August 9, 2014
Obstacles discourage even the best teachers in every geographic and social environment. Good teaching is not easy – and good teaching is not recognized monetarily across continents. Businessmen can make millions, but the teachers who developed their creative minds and critical thinking will never have real discretionary income.
Now consider Tanzania. On top of low salary prospects, most Tanzanian teachers face classes of 40 to 80 in size (this is primary and secondary school – not University 100-level classes), few books, no Internet connection, no budget to fix a classroom and no supplies as basic as pens and paper. Further, many parents and guardians simply still do not value formal education. Girls are steered toward marriage. Boys, too often, are not steered toward anything.
It’s easy to preach about group work, effective discipline and active learning. It’s much more difficult to apply these methods in a developing society’s school system. Nevertheless, July’s Teacher’s Workshop tackled these issues. U.S. and Tanzanian educators discussed the HOW: how to prepare a good lesson plan, howto ask higher level questions, how to use partnering and group work even in a large classroom, and how to approach discipline in a society that still uses corporal punishment.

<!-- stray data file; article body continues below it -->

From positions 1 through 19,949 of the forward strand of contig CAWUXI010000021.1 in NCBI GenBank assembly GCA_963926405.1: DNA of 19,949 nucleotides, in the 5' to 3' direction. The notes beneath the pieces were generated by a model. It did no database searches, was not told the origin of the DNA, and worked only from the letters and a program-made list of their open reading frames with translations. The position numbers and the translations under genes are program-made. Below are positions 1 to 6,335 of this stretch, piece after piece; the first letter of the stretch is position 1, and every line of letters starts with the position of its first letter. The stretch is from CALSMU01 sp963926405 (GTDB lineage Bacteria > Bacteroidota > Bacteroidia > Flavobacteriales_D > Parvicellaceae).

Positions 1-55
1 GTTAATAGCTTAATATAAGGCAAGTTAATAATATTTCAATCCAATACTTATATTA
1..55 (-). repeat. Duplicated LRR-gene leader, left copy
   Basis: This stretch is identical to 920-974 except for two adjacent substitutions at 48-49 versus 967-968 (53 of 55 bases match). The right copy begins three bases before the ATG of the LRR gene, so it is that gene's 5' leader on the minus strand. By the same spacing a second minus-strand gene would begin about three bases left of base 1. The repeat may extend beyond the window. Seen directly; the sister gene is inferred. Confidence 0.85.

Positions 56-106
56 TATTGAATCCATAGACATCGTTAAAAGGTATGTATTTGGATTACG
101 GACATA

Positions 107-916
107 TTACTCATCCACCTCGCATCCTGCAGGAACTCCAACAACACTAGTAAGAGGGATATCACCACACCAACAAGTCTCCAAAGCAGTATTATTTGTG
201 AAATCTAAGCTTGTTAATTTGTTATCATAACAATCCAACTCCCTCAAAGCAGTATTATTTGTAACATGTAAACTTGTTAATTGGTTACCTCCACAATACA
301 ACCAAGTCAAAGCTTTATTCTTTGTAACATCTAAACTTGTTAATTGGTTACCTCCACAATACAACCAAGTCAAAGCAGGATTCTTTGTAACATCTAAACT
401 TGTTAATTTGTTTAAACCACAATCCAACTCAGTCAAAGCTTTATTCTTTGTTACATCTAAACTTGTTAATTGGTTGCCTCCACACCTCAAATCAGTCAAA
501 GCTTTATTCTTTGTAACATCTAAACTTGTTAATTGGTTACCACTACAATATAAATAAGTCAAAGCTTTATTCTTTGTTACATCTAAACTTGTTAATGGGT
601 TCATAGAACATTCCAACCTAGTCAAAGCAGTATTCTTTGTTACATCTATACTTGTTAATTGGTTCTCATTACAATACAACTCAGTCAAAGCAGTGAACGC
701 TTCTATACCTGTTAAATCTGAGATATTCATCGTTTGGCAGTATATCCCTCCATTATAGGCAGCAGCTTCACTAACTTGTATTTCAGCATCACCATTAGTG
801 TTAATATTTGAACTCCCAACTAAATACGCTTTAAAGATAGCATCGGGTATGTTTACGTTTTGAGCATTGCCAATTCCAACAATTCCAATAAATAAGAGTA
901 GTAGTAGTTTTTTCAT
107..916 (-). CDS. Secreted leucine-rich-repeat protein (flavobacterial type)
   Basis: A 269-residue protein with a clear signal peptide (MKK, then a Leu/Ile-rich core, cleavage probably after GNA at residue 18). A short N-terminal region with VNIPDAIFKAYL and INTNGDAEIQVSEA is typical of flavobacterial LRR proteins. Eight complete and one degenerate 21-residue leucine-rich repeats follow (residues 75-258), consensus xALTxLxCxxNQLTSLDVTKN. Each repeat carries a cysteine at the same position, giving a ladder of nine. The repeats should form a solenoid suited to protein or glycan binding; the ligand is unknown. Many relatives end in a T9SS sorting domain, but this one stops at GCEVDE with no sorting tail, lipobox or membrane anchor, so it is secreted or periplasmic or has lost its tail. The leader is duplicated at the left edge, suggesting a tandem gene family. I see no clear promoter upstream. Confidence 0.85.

MOST EXCITING! In special sessions, sponsored and Kilimahewa teens joined the teachers in a kind of laboratory for teaching math and science. U.S. teachers, fresh off their week of camp math, demonstrated – and let students demonstrate – how to attack basic math concepts in groups and at the board. The day was truly remarkable as students, often discouraged from trial and error and often not permitted to come to the blackboard, engaged with teachers in ways uncommon for Tanzania. Local teachers then joined the collaboration, guiding the students in groups as the teens worked on questions they had brought for review.
|Colleen, a U.S. science teacher, explains how to devise and use simple ways to demonstrate concepts.|
First, Andy, one of our visiting U.S. Math teachers works through a problem…. Now it’s Mary’s turn… and it’s ok to make mistakes, and keep going.
|True collaboration! Tanzanian and U.S. educators and their students.|
|Productive – squaretable – discussions!|
These pictures demonstrate how one day can be a positive force for all involved in order to help teenagers struggling to learn in a rigid system.